Okay, so I’ve heard technology called “the devil!” many times over the years and while out perambulating around, overheard some woman yelling the ears off her kid about her fervent desire for him to not spend ANY time online, even for schoolwork (does that rate a “Yikes!” or a “Yikes?” people? I’m confused here). Anyway, that rant that made a few people within earshot laugh out loud and/or give the Mother from Heck odd looks made me think of what her sonny boy will end up getting into thanks to him not being able to go online at all. I guess you can say… the devil makes work for idle hands. Hmmm. I think Horatio Caine can retire now, wouldn’t you say? No? Eh, whatever. Get back to work, you!

Sorry, 20th Century Fox. Your Throwback Tease Was Too Rich For My Blood…

beyond_the_valley_of_the_dolls_xlgSo, I get an email on Thursday from 20th Century Fox’s YouTube channel about Beyond the Valley of the Dolls and it gets me grinning because I’d been thinking of picking this up at some point and thought this was news of a lower-priced reissue. HA! I clicked that link under the trailer and got sent straight to Amazon, where the movie’s 2-disc DVD set is still commanding a whopping $70 (eek!). Um, thanks, but no thanks, folks.

Hell, at that exorbitant price point, I’ll just lurk around TCM and wait for them to show it again one late, late evening (or too early in the morning, actually). Of course, getting any Russ Mayer flick for under the cost of a body part is tricky these days if you live in the US and want a legal version. But man, owning them all must sure be a heck of a thing if you display your collection proudly and have to explain the man’s work to friends and relatives who’ve never seen anything he’s done. Good luck with that!

Yeah, Yeah…

Status

OK, despite the super-nice new weather outside (whee), I’m still not quite awake today and mistakes have been made. But they’ve been fixed.

EDIT! It’s a damn good thing bad spelling isn’t a work safety issue (well, under normal circumstances and definitely NOT in the case of a misread prescription thanks to a doctor that scribbles like he or she’s ON too many of the drugs they want you to take).

Imagine if it were, though?

Then all you blogger-types would have to deal with mandatory viewings of safety videos based on this Herk Harvey classic:

That is all. Back later – I may need to soak my head in a pot of coffee, though…

Random Film of the Week(end): Beneath the Planet of the Apes

BtPotAI usually avoid sticking my nose into other people’s conversations, but I had to poke and sniff lightly into a heated debate this week about Alien 3 being the “only” major sci-fi movie where a main character dies in a “really dumb” manner. For starters, warts and all, there’s a pretty decent (albeit as bleak as rollerskating all the rings of hell in a day) first film in David Fincher’s often negatively discussed sequel/”finale”. I did a RFotW on that a while ago (note that link above – go read it if you’re still one of those who despises the film and maybe it will help out a bit).

And second,Ted Post’s 1970 film, Beneath the Planet of the Apes definitely did its killing off of many major characters (and an entire planet) during the last reel in an even more shocking (and some would say, “really dumb”) manner. It’s actually not a bad film at all, but by upping the shock value of the original classic by obliterating the earth it was definitely a film you didn’t walk out of the theater feeling happy and bouncy after viewing…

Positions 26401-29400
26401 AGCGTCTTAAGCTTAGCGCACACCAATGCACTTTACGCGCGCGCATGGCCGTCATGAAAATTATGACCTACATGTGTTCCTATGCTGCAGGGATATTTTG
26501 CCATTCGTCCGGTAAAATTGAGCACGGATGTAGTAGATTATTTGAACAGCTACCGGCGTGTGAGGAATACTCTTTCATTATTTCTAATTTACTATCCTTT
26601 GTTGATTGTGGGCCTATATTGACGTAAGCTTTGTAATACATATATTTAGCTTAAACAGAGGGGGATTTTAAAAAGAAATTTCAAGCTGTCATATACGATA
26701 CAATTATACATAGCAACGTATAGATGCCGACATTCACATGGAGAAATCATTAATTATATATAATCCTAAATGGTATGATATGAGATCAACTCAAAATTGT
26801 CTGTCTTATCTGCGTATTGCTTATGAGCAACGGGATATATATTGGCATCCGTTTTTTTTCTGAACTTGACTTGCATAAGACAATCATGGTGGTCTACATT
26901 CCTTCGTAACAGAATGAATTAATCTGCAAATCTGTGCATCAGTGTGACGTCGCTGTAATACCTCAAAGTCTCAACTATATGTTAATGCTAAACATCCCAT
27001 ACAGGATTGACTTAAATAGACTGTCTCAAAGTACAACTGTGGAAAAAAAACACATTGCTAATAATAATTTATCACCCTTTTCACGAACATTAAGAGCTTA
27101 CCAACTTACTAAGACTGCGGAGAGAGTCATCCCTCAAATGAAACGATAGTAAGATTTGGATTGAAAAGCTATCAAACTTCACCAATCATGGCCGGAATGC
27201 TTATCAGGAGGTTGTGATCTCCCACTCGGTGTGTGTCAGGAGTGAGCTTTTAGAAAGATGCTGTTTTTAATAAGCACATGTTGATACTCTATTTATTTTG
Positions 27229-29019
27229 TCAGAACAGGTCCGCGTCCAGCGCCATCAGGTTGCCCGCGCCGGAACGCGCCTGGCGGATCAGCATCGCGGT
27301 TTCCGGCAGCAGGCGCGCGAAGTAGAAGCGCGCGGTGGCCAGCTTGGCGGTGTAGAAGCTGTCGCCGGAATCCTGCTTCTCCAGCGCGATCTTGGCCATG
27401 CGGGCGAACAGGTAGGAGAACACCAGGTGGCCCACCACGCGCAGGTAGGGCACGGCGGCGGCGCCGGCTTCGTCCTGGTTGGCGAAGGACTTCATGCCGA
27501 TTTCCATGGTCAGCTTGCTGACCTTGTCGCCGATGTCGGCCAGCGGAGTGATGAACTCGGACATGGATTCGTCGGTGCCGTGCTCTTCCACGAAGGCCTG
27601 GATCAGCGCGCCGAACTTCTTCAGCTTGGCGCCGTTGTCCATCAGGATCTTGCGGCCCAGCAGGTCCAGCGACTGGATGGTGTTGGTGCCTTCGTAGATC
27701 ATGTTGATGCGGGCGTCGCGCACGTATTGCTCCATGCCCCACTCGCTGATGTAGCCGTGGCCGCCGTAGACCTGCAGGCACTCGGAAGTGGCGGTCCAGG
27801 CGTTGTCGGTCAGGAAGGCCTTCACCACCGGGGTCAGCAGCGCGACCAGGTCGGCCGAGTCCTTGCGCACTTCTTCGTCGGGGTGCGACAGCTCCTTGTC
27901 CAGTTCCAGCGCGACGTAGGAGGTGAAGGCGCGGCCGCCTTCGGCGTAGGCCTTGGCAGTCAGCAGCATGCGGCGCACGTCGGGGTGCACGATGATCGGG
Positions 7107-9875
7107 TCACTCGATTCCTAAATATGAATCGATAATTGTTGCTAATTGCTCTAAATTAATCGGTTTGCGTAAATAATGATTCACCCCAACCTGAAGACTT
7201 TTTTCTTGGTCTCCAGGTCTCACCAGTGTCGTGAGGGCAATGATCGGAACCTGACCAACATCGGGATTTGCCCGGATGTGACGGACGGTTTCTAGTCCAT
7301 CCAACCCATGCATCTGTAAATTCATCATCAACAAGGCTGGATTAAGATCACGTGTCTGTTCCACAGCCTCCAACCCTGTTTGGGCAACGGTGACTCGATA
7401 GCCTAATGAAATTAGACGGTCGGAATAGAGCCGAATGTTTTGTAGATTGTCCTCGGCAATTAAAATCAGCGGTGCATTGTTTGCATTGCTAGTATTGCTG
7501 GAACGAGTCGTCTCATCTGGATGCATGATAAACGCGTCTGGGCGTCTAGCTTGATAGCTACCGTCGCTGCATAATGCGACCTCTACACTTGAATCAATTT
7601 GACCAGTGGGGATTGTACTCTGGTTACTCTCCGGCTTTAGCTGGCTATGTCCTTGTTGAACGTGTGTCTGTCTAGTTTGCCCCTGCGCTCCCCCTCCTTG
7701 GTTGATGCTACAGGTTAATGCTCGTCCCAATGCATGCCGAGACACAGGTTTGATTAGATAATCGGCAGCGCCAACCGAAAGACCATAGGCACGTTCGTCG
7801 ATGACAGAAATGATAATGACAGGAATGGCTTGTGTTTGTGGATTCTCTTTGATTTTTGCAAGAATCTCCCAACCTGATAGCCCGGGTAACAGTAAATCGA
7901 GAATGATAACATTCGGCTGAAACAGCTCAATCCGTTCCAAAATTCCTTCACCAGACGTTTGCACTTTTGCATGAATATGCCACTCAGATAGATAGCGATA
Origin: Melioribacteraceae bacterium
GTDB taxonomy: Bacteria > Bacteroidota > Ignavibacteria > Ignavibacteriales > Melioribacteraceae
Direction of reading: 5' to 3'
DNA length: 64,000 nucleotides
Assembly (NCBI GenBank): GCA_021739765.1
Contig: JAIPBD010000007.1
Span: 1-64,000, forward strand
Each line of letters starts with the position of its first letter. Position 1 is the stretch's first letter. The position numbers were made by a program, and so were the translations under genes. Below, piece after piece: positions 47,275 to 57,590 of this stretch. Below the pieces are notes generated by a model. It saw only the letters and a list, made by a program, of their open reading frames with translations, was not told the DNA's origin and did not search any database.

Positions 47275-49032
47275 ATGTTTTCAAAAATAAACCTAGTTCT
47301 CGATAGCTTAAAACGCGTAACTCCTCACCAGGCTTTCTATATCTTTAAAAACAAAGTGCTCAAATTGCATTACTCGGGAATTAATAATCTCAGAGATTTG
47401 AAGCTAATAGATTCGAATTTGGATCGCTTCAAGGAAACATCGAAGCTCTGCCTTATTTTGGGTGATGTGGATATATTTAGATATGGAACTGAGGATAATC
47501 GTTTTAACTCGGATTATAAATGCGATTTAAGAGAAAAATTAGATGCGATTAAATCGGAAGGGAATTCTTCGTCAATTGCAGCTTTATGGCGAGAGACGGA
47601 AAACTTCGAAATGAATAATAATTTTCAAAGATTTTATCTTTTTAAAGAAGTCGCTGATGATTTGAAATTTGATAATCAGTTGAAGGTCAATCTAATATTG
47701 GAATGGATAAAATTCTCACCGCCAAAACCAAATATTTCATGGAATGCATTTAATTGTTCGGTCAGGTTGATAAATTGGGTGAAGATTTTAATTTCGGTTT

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Random Film of the Week(end): Beyond the Valley of the Dolls

Like a few too many people who didn’t initially “get” it, I absolutely hated Beyond the Valley of the Dolls the first time I saw it back in the early 1980’s. Of course, I went in expecting one thing (I’d never seen a Russ Meyer film before) and yes, got something else entirely. Yes, I was probably a wee bit too young to grasp the wild blend of comedy, drama, morality play and plenty of under-dressed female and male flesh bouncing and wiggling about. But it only took a few years and a more maturely snarky perspective to see what I was really missing. Before then, I’d always given anything Roger Ebert said about movies the hovering eyebrow (as in “What does HE know, he co-wrote that crappy movie!”). After I started liking this beautiful, campy mess co-written and directed by Russ Meyer, it became of the first flicks I’d recommend to friends or anyone wanting to see something “out there” and it’s still ahead of its time in many respects… Continue reading

Instead Of An Evil Dead 4, Why Not A…


 

…remake of the 1970 horror flick Equinox, which can indeed be seen as a prequel of sorts to the Evil Dead films? Hell, it definitely inspired Sam Raimi and I’m crazy enough to see an influence or two in a few other horror films such as Phantasm and The Gate (but I could be wrong). Not to second guess anyone involved in the project, but I’d personally prefer Bruce Campbell to play something er, closer to his age range and not attempt to prance around like Harrison Ford in that last Indiana Jones flick (aided by stuntmen and CG work where necessary). OK, maybe I was a wee bit too influenced by Bubba Ho-Tep (see it if you haven’t – it’s weird and insanely funny) in judging Mr. Campbell’s current state (that Old Spice ad campaign from a few years back shows he still has it going on). Nevertheless, I just don’t want any of the crazier fans to get their hopes up and think there’s going to be a NEW trilogy of Evil Dead films with the new one kicking things off. After all, the movies DID inspire quite a few Duke Nukem quotes and we all know what happened when HE came back recently (and a few too many years late for some folks)…